"Judaism," the essay in which
Mendelssohn attempted to "rec- in the book. Presented here also
oncile philosophically what he was are: "Covenants — Old and New,"
able to fuse in his personal life," "A Religion of Reason," "Tradition
is described as expressing his as Idea and Experience," "On the
"unquestioning loyalty to the Meaning of the Law," "A New
God of Sinai and the philosophic.
al rationalism of his age."
The idea of a revised Bible trans-
"Reason and revelation" are the lation, into German. offers interest-
two sources of Mendelssohn's ap- ing data relating to events in our
proach to the knowledge of truth. own time.
Jospe points out that "Mendelssohn
The Credo asserts that "all
introduced his famous notion that prophets of the Old Testament are
Call Evenings Until 9
Judaism is not 'revealed religion' agreed, and reason fully concurs in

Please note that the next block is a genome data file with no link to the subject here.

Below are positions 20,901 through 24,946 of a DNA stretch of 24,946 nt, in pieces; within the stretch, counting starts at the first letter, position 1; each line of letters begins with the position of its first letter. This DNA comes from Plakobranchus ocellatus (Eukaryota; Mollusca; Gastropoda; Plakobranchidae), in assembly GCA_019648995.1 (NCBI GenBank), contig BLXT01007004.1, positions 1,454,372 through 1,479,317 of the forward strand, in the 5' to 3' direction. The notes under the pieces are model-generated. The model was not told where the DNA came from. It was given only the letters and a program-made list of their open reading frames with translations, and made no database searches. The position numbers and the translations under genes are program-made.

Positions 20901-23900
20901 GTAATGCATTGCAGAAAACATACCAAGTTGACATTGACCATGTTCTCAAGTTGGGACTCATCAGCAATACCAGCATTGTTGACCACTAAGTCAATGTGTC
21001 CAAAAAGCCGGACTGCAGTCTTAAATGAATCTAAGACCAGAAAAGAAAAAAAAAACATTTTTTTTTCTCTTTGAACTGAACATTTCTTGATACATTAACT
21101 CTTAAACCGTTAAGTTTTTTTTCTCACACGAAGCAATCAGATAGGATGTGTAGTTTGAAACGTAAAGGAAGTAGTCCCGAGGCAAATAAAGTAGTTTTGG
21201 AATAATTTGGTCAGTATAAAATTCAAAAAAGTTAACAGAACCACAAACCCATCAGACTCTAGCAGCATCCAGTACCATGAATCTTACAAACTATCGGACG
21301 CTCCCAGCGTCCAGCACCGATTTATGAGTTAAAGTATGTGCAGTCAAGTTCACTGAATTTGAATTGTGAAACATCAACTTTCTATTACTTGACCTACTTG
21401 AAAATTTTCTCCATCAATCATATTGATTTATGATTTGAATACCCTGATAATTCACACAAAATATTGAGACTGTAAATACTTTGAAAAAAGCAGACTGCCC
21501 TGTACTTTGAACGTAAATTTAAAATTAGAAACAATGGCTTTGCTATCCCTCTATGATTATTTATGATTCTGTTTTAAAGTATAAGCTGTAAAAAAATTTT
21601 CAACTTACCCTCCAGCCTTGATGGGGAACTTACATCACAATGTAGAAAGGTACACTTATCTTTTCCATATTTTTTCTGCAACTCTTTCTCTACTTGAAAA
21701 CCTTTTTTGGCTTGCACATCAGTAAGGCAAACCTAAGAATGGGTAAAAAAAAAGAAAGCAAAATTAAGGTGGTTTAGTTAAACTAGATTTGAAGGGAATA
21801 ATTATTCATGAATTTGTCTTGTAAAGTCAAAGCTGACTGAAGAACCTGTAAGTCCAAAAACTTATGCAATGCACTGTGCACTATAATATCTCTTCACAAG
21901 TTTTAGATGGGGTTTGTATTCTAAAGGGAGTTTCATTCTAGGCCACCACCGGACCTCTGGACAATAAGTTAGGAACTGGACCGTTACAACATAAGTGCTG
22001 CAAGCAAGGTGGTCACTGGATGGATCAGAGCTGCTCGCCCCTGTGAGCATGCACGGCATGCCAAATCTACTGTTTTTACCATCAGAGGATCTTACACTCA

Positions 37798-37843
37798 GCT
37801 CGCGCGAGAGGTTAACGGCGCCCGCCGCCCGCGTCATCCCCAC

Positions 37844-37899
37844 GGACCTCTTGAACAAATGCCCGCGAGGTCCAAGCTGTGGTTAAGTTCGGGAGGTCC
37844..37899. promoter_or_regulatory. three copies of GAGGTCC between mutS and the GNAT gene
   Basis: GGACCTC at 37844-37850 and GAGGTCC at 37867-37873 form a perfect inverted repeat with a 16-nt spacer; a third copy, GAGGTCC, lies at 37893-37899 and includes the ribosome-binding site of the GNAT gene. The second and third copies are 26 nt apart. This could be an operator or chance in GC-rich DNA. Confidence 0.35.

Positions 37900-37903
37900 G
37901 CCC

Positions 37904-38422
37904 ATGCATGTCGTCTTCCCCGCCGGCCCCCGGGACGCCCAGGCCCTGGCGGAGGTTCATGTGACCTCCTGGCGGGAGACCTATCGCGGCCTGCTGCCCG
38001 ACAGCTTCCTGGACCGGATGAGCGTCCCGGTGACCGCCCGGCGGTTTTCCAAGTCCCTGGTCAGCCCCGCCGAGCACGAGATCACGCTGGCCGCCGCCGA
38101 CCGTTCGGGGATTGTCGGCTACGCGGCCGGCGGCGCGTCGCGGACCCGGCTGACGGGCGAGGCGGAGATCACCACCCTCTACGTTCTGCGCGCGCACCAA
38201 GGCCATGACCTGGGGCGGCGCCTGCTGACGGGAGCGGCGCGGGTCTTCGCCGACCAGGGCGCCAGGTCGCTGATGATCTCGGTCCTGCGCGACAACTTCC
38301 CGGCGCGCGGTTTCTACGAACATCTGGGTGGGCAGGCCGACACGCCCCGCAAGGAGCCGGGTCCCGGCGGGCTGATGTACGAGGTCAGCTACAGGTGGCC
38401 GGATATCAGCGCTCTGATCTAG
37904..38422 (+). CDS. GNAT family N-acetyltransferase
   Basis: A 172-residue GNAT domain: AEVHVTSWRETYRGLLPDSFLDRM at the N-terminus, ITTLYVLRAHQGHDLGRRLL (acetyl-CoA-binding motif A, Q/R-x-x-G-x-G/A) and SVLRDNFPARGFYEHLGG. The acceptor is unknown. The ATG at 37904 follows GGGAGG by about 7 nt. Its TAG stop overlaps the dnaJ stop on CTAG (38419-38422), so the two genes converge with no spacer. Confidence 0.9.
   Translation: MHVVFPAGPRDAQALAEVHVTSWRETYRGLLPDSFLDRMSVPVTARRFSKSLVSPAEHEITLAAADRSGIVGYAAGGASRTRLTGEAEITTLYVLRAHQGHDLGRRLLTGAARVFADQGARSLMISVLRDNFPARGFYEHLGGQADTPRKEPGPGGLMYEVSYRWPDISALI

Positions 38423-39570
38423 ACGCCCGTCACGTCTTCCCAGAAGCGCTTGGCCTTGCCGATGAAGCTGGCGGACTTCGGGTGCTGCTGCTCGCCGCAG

but 'revealed law.' " The author of this hope, that the difference be-
the essay defining Mendelssohn's
position states that the 18th Cn-
tury philosopher was "not aware of
the paradox of his position." saw no
SEE or CALL
contradictions in his attitudes and
to him "the God of reason and the
God of Sinai are one and the
Emphasizing that "Mendelssohn
proclaimed the heterogneous char-
1350 N. WOODWARD, BIRMINGHAM
acter of Judaism by defining it as
revealed law while at the same
CALL BUS. MI 4-1930
time asserting its autonomous
by Alfred Jospe, published by
Schocken Books, contains an im-
portant essay introducing the writ-